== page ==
Even their personal lives are different. Levy and his wife, Renee, are members of Shearith Israel. The couple have two children and two grandchildren. Antweil and spouse Madison have two daughters (one adult and a younger one starting third grade), and are members of Temple Emanu-El. “We’re a multigenerational team,” Levy noted.

But both are on the same page when it comes to the business. Specifically, “we’re both genuine people, and will always be truthful with clients,” Levy commented. The team is also prepared to adapt to the market changes, with help from experience and knowledge regarding what buyers are looking for and how sellers can better prepare their homes for sale.

“The Dallas real estate market is just as up and down as the stock market right now,” Antweil said. “Working with someone who only does a handful of deals a year can only give you a handful of experience. At any given time, Alan and I have a dozen deals under contract. The benefit there is that if someone wants to know what is happening in real estate, Alan and I are definitely qualified to answer that.”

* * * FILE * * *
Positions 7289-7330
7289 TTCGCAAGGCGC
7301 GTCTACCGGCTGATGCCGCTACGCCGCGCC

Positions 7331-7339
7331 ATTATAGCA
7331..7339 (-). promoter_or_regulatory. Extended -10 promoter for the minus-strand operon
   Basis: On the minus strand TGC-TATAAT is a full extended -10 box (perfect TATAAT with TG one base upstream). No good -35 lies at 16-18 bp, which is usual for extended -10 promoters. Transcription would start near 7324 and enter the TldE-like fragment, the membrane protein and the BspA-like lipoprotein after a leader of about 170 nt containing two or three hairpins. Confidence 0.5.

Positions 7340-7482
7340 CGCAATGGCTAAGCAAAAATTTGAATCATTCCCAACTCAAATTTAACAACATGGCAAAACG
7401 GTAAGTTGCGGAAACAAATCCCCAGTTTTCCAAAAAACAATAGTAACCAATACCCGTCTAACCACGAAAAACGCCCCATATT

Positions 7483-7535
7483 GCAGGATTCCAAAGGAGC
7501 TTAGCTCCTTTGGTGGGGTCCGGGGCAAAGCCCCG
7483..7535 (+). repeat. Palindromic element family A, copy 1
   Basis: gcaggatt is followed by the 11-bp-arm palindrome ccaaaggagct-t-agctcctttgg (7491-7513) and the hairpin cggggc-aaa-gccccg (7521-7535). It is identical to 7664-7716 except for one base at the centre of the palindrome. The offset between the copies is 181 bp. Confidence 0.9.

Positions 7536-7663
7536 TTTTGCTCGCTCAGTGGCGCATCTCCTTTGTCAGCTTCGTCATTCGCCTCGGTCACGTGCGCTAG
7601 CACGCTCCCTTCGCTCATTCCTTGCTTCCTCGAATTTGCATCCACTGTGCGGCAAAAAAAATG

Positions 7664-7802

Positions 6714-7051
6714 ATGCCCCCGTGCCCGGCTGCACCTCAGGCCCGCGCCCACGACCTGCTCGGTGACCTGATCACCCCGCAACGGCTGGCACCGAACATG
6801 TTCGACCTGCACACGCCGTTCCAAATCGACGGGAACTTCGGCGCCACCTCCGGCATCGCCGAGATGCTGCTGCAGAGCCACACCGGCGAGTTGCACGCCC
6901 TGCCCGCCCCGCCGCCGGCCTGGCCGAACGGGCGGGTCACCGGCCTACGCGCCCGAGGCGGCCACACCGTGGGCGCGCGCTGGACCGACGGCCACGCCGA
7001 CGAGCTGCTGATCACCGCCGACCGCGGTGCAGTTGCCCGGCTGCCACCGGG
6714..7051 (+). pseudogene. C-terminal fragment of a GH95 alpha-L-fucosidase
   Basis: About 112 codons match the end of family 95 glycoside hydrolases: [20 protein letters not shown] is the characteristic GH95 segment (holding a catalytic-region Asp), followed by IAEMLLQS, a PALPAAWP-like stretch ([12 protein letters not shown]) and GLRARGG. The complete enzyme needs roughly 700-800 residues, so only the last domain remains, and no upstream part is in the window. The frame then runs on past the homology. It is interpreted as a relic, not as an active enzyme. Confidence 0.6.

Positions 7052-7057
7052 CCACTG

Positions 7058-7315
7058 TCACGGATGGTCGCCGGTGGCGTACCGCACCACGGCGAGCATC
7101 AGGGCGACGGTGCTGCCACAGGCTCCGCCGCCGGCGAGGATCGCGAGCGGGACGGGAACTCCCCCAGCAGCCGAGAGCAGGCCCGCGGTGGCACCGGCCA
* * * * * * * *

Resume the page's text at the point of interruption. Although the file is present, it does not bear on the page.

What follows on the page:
Prepping buyers and sellers

How does the team approach clients? They first sit down with the buyers or sellers to determine what they want. For the buyer, the team will set up a two-hour meeting, and fully learn what the potential homeowner is looking for. “Not a lot of agents will take that time,” Antweil observed. Levy and Antweil also make sure that the buyers they represent are prequalified or preapproved for loans before the home search begins. “What’s happening in our market right now, is that homes in the $200,000 to $500,000 range are selling with multiple offers,” Levy said. “We need to be ready to put in an offer, and that buyer needs to be prequalified or preapproved for a loan.”